If you haven’t yet decided to try distance learning, odds are that sometime in the future you will want or need to try it for some reason. Whether you have a bachelor’s degree, a high school diploma, or a GED, the world is changing at a fast enough pace that within the next ten years or so, you will likely be in the market for your first degree, your second degree, or an advanced degree. And once you’ve entered the business world, and as technology advances, you are more likely to continue your education online than at an on-site college or university.
Fortunately for people who don’t have the time or wherewithal to drop everything to attend school full-time on a campus, the world is starting to catch up to distance learning. Distance learning classes are being evaluated, across-the-board standards are being discussed, more online schools are becoming accredited, and online degrees are gaining more acceptance than ever before. One of the next advances will come as well-known universities offer more classes for free. Right now, employers still tend to balk at accepting that free courses give rise to competency, assuming that they are worth the money paid for them. Until such time as everything has shaken out, you need to be careful when deciding what to sign up for.
If your goal is to get an college degree useful for updating your resume and changing your career, traditional on-site schools still are the best option. If you prefer to attend classes online, though, because of time and/or money constraints, make sure that you choose an accredited university. Armed with an online degree, and with your work experience to back you up, you can make an argument to potential employers that you have what it takes to succeed. As more students opt for online credits, as more students with distance learning degrees prove to be competent, and as more reputable universities transform their online ventures from the experimental to the operational phase, more employers will learn to trust the quality of distance learning degrees.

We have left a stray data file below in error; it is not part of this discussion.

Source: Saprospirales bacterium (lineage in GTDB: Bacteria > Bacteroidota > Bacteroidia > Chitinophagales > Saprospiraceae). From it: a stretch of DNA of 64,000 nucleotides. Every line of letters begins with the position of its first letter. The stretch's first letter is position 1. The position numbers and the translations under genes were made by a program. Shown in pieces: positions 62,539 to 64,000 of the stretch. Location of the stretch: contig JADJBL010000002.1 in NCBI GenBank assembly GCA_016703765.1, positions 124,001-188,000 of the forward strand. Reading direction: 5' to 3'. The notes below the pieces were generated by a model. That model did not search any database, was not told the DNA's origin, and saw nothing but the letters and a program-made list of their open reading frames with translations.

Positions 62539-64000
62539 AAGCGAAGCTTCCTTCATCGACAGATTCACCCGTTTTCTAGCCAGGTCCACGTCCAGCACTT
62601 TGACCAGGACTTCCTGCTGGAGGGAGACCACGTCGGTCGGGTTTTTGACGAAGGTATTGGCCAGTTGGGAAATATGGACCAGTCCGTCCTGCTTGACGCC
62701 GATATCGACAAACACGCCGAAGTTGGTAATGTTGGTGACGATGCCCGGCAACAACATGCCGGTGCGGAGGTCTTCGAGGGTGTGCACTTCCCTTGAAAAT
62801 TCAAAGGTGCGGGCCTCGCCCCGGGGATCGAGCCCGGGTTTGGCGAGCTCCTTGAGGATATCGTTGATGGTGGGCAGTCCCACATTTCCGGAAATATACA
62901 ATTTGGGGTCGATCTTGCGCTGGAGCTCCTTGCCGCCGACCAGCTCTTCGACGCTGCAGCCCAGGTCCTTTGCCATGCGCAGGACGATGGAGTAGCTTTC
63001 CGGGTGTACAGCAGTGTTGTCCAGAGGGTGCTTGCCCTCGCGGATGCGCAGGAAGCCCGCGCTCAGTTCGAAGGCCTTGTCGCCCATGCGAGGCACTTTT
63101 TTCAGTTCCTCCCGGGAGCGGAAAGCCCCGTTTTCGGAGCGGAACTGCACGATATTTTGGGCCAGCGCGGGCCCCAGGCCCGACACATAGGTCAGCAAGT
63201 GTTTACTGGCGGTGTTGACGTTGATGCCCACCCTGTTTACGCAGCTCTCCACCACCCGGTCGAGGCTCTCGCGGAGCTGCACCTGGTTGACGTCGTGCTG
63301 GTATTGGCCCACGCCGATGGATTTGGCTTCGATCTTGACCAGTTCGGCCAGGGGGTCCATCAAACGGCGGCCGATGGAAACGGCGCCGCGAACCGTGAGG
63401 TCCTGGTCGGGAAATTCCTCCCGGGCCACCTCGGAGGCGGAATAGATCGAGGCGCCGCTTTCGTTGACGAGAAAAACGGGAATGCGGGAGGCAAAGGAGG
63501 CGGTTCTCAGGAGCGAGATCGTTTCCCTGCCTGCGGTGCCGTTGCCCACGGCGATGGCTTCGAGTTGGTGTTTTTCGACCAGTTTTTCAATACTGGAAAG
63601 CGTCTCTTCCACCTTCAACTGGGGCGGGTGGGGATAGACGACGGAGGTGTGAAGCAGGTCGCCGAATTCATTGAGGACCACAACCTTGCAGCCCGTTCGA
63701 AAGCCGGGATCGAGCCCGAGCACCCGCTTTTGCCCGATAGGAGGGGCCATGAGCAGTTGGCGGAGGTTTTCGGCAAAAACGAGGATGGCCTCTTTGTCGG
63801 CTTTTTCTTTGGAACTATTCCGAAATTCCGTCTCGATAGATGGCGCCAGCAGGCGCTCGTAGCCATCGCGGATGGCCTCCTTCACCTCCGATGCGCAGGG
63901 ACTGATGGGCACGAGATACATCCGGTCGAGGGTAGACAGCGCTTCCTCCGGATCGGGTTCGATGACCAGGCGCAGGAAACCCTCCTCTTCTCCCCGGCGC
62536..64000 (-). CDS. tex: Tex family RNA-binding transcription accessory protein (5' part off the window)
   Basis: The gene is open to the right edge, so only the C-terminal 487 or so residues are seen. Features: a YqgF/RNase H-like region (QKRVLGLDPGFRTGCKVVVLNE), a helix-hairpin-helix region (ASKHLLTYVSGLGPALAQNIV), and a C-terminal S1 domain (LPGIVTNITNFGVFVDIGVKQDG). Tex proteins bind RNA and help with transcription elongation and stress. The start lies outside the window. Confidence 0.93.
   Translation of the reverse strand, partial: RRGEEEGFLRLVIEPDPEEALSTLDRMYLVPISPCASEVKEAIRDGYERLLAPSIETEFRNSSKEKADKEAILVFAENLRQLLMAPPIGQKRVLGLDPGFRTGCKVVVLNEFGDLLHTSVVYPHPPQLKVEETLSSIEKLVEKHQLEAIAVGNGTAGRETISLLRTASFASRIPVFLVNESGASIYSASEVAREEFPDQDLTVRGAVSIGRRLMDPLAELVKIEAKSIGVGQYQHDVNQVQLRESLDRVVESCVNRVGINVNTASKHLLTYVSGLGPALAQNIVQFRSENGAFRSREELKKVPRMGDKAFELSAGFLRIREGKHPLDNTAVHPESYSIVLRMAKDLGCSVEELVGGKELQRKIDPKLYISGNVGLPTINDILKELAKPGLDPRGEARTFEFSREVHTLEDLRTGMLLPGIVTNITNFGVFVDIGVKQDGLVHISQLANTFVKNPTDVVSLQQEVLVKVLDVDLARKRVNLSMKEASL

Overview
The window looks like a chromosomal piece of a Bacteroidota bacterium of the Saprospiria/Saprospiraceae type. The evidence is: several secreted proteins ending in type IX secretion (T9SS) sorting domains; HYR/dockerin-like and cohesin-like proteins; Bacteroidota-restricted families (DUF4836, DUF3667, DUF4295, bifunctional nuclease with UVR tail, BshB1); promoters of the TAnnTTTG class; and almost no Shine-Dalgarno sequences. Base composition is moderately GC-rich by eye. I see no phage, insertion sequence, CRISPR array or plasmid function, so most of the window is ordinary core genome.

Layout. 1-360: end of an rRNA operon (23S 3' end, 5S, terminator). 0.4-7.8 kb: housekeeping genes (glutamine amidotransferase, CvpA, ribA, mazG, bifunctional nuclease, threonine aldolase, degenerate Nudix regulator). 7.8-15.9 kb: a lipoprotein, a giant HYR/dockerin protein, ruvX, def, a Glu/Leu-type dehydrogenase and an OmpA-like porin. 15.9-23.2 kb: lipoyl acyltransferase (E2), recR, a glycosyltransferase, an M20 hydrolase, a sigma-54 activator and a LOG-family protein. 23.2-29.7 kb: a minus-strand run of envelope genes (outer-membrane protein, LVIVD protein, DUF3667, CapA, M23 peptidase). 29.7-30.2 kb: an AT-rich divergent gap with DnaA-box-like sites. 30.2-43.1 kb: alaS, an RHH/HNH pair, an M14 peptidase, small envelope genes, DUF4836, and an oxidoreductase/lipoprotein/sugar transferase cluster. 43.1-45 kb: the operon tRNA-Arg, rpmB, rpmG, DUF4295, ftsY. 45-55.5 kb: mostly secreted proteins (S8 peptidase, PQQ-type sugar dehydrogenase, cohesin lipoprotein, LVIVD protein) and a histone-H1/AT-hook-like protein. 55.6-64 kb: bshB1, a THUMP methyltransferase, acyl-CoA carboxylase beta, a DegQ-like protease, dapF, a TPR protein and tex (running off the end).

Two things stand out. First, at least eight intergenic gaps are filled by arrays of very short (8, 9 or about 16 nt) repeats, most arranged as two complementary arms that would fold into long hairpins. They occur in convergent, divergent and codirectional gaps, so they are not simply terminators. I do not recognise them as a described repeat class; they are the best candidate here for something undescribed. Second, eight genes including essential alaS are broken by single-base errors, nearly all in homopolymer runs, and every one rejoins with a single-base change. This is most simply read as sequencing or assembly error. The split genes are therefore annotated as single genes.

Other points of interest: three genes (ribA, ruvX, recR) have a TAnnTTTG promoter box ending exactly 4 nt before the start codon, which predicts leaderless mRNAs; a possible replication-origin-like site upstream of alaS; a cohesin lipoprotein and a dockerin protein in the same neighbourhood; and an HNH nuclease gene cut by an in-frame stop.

Another factor that is skewing the results right now is the abysmal job market. If it were a seller’s market, employers would hesitate a lot less in giving credence to the competence level attainable through distance learning. As it stands, now, though, employers are free to pick and choose, and they choose to stick with what has worked in the past, regardless of what new trends have come down the pike. Soon enough, employers will see that online degrees tend to be awarded to people who have already entered the workforce, and who are interested in furthering their careers, or in beginning new ones. On-site universities, on the other hand, will more and more become the realm of recent high school graduates. Employers will then tend to make their hiring decisions based more on whether they want a a fresh face or an experienced worker, and less on whether the potential employee’s degree was earned online or through attending live classes.